In contradiction to news reports that have circulated in U.S. trade newsletters and international newspapers, Germany-based outdoor specialist Jack Wolfskin has not been sold.
Wolfskin President Manfred Hell told SNEWSÂ®, after rumors re-surfaced at and after the recent ispo trade show, that neither he nor current company owner Bain Capital have made any official statements, to any journalist, anywhere in the world about a sale or any possible negotiations. In fact, he said, no journalists from any newsletter or newspaper, in Europe or North America, have contacted him or Bain for comments about this topic.
“There has been no change of ownership,” Hell told SNEWSÂ® in an email.
Speaking about the lone North American newsletter he was aware of that actually cited a sale had been completed, Hell said, “The BOSS report story is a fabrication, plain and simple.”
In that newsletter’s Jan. 3, 2005, news roundup covering 2004, it wrote: “â€¦And Bain Capital saw a nice return on its investment in Jack Wolfskin, reportedly selling the brand off in December for approximately $200 million after buying the brand from Johnson Outdoors in 2002 for less than $63 million.”
According to Hell and other executive sources at Wolfskin, the rumors began to circulate initially in Europe after a Dec. 10 report from Germany’s Handelsblatt financial newspaper. The report was picked up by Bloomberg news service then carried by other newspapers, some of which added to the “news” along the way.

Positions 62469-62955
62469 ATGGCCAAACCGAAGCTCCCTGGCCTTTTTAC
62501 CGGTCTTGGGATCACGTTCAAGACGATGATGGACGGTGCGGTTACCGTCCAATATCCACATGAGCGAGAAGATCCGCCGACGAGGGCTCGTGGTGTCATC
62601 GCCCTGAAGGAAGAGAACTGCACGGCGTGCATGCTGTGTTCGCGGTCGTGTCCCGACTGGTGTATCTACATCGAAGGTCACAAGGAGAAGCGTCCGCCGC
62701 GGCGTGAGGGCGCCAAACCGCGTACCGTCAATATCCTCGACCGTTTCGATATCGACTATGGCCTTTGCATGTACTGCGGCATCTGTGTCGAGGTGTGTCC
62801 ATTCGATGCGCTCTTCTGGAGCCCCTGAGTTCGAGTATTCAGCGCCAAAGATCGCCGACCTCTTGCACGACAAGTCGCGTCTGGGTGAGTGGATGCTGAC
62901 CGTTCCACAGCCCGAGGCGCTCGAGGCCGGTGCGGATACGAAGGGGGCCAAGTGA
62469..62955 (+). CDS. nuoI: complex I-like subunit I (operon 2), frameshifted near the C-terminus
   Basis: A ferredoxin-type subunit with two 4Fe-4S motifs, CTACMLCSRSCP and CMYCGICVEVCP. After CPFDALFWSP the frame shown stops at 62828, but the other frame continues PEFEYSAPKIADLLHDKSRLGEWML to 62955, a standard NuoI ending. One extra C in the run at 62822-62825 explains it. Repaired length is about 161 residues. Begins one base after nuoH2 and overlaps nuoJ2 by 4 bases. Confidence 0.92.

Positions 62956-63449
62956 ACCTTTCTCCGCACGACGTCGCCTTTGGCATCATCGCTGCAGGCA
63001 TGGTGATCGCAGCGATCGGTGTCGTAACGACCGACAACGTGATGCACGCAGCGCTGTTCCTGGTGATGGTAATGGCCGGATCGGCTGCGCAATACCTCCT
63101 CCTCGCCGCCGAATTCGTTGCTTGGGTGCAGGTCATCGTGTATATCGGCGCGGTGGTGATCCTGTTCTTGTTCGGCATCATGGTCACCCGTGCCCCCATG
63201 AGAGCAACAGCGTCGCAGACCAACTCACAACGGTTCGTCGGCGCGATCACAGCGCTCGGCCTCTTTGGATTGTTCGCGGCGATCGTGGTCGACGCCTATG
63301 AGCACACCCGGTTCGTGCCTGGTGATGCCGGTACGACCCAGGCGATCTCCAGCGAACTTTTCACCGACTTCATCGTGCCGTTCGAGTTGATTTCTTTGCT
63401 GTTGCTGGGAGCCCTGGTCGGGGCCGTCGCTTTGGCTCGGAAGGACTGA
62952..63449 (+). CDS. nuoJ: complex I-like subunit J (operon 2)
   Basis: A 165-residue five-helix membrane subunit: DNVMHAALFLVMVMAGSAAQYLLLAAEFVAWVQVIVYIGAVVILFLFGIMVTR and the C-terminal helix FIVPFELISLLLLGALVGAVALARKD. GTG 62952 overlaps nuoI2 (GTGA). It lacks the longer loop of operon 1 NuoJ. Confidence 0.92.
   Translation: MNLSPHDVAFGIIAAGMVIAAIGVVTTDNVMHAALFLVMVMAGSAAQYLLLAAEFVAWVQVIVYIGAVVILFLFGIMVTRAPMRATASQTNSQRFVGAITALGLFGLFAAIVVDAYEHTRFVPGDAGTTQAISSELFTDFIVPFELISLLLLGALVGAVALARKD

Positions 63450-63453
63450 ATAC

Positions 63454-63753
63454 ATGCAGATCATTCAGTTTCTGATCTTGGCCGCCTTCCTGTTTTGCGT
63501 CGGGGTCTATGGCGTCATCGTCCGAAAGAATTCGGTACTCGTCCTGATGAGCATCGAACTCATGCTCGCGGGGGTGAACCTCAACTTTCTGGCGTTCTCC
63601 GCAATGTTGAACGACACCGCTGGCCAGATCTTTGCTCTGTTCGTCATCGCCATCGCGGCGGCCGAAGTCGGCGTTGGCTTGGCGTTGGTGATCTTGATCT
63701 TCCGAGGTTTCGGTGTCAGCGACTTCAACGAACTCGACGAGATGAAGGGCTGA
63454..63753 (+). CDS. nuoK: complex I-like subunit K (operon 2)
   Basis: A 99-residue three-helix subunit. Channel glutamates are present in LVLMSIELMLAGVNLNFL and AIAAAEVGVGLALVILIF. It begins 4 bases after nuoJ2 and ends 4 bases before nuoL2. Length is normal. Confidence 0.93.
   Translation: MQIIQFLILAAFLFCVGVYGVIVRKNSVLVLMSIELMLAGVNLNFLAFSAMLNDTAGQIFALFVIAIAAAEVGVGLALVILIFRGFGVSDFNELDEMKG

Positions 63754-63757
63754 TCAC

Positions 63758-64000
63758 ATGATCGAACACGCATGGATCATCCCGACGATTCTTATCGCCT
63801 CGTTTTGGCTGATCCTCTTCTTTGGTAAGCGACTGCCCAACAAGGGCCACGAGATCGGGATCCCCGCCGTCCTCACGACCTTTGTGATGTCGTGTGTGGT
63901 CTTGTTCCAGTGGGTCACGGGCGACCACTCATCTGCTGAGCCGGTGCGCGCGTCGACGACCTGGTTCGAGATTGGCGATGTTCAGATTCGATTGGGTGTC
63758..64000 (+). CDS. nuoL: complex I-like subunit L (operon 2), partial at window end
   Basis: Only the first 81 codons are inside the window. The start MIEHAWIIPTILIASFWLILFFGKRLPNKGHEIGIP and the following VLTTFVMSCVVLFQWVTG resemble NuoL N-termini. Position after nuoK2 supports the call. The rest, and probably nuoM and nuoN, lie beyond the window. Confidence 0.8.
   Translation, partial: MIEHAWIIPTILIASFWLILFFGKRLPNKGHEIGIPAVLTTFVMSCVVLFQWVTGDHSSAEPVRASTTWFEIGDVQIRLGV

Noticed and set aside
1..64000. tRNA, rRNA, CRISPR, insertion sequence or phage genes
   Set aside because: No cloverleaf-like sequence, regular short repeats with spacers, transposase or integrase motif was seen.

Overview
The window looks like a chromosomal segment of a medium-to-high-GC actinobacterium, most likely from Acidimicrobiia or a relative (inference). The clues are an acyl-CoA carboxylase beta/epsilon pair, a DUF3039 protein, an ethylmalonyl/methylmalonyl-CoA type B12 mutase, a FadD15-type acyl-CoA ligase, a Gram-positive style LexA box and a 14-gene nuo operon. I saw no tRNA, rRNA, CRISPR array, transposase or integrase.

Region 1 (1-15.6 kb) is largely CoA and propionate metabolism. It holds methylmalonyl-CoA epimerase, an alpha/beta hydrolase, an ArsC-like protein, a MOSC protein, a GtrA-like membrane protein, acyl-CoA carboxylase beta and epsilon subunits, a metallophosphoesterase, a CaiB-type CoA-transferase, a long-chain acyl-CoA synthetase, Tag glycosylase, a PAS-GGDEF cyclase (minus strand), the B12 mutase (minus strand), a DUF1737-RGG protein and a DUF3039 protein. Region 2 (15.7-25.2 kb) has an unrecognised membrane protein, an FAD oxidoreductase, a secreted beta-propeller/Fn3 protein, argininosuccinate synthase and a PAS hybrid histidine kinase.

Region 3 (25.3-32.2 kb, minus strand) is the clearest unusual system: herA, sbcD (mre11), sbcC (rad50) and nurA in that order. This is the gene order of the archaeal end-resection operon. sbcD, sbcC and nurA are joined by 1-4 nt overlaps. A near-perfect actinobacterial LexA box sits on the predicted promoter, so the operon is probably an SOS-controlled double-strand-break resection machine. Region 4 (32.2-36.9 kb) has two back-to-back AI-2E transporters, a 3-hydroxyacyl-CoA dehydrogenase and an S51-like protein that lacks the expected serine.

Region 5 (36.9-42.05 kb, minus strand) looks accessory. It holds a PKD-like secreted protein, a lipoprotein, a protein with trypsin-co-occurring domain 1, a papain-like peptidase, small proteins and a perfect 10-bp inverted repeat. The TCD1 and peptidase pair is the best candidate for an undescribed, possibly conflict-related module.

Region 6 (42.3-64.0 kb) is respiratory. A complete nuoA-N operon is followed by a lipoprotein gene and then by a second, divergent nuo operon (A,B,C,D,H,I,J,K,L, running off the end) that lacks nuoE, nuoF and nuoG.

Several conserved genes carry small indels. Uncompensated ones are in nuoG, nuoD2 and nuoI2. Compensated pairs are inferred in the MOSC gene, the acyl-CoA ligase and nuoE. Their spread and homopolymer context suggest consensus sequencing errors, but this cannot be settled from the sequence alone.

“We know that Bloomberg in December 2004 started this whole thing going with a report that the sale price was to be Euro 150 million,” Hell explained. “This report was then picked up by a variety of mostly not-so-serious newspapers.”
The original report in the Handelsblatt, as translated by SNEWSÂ® from the paper’s website, read:
“U.S. investment firm Bain Capital apparently wants to sell German outdoor outfitter Jack Wolfskin. Bain wants to sell the business for about Euro 150 million (approximately USD $198 million) and has commissioned investment banker Dresdner Kleinwort Wasserstein to coordinate the sale, according to reports from inside sources. Both Dresdner Kleinwort Wasserstein and Jack Wolfskin declined comment.”
Hell however had noted that no one contacted him, anyone else at Wolfskin or Bain before the news was printed.
Handelsblatt pointed out in that report that Wolfskin was sold in 2002 by Johnson Outdoor for USD $62.9 million, and that the strength of the Euro would increase returns from a possible sale.
SNEWSÂ® View: Note that insiders at Wolfskin haven’t said a sale isn’t possible. In fact, a sale would be expected at some point since most investment firms only keep their investments for about four to six years on average. Being that Bain’s ownership of Wolfskin is going into its third year, a sale — especially with the strength of the Euro — could be expected. We’ll report the news only when we have confirmed it is, indeed, official.